Thursday, February 19, 2004

Coming Soon to a Location Near You: Union Busting, Federal Style

The Terrorists Have Won

Long article in the Federal Times, Union Busting DoD Style, about the new civil service "reforms" at the Department of Defense, and an interview with chief union buster and undersecretary of Defense for Personnel and Readiness, David Chu. Some of the "highlights" include:
  • At least half of the more than 400,00 employees covered by collective bargaining units could lose that right.

  • It would be harder to join a union and easier to drop out.

  • Unions could consult management about big changes to working conditions, but management would have the final say.
The union’s big fear is that
changes would gut workplace protections for employees, fuel labor-management animosity and mistrust, and kick off the dismantling of collective bargaining rights across government.
And make no mistake about it, the Department of Defense labor plan, combined with the attacks on union rights for Department of Homeland Security employees, are just the precursor of their plans for the entire federal government labor force. And as we experienced more than 20 years ago with PATCO, private industry tends to take their labor-relations cue from the federal government. Although, in this case, government may be taking its cue from private sector union busters.

Chu tells unions to chill:
“It’s a starting point. I don’t really think we’re wedded to these ideas in any strong sense,” Chu said. “We’re very hopeful everyone will calm down and enter into this dialogue in the spirit it was intended.”


“It would be a hideous mistake to think that this is being poured in concrete,” Chu said. “We’re going to evaluate its performance on an ongoing basis. If it works well in particular areas, then we celebrate that fact and we enforce those successes. If the results are weak . . . then we will all want to readdress the tools we are using and the approach we are taking.”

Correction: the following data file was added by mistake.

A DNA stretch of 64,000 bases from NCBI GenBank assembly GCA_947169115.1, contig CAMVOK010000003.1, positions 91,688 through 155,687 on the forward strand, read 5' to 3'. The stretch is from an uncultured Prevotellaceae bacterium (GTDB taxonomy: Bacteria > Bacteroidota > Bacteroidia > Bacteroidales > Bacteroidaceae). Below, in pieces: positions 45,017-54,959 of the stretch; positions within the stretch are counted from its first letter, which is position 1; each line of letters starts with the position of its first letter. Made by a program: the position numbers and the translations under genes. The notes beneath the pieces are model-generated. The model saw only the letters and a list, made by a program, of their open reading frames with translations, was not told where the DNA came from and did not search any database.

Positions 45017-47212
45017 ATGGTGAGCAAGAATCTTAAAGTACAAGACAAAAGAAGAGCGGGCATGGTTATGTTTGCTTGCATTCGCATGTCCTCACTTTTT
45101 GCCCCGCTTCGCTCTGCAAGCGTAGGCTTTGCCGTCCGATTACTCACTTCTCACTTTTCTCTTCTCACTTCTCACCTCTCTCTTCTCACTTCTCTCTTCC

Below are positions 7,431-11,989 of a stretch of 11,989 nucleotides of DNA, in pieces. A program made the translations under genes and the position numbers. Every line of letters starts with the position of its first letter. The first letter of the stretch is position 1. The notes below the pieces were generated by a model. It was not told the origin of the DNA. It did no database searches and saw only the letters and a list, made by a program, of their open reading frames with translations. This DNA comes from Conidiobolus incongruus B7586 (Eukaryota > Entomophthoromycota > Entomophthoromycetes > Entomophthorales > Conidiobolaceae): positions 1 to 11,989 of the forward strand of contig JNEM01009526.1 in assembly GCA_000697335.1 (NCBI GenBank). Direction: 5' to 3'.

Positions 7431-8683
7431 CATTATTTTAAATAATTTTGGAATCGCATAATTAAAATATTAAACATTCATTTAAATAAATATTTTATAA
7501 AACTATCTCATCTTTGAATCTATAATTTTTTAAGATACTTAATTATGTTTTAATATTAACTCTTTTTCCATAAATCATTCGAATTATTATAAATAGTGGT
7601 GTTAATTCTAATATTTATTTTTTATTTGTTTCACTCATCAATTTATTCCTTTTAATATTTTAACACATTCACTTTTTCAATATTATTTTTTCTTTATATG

"If it works well in particular areas" for whom?

One of the most objectionable parts of the plan is a proposal to allow union representation only when a majority of employees in a given bargaining unit to vote for representation. The current standard requires a majority of only those employees who actually vote. But as Colleen Kelley, national president of the National Treasury Employees Union. says, “They have set up a system for union elections that no current elected official could meet in their own elections if they were applied to them.”

Good point. As a matter of fact, the current resident of the White House didn't even get 50% of those voting in 2000.

Although DOD was ordered by Congress to work with the Office of Personnel Management on the changes, OPM has pretty much been ignored in favor of private consultants who don’t appear to be very "enlightened" when it comes to labor relations:
“DoD has hundreds of different unions. To try to do anything systematic across the department in that environment, it’s almost impossible,” said Tim Barnhart, a federal human resources consultant who has worked for several Defense agencies. “They tend to represent a disgruntled minority and they tend to not be in a position to facilitate progress. They tend to be an obstacle.”
Chu betrays his attitude toward unions in an accompanying interview when asked about planned provisions that would allow members to stop paying dues at any time instead of at a specified time during the year.
If the union is successful as an organization, people are going to want to pay their dues. That’s how people pay dues to professional organizations. No one makes you join your professional organization. You pay your dues, often much more substantial dues, because you think you got fair value for that money. I’m surprised the unions feel they can’t pass that test.
Well, yeah David, but when you stop paying dues to a professional organization, you stop getting their benefits. No freeloaders there.

While the unions will attempt to use whatever pressure they can through Congress or demonstrations, they're keeping their eye on the prize:
AFGE held a protest rally at the Capitol on Feb. 11 to call lawmakers’ attention to the proposed changes, but few union leaders or employees seem to believe lawmakers will do anything. Instead, they say the only real option is to march to the voting booth in November and remove President Bush and his Cabinet from office.

“The only way this is going to be changed is if we change administrations,” said Don Hale, president of AFGE Local 2367 in West Point, N.Y.
The disgruntled minority has spoken.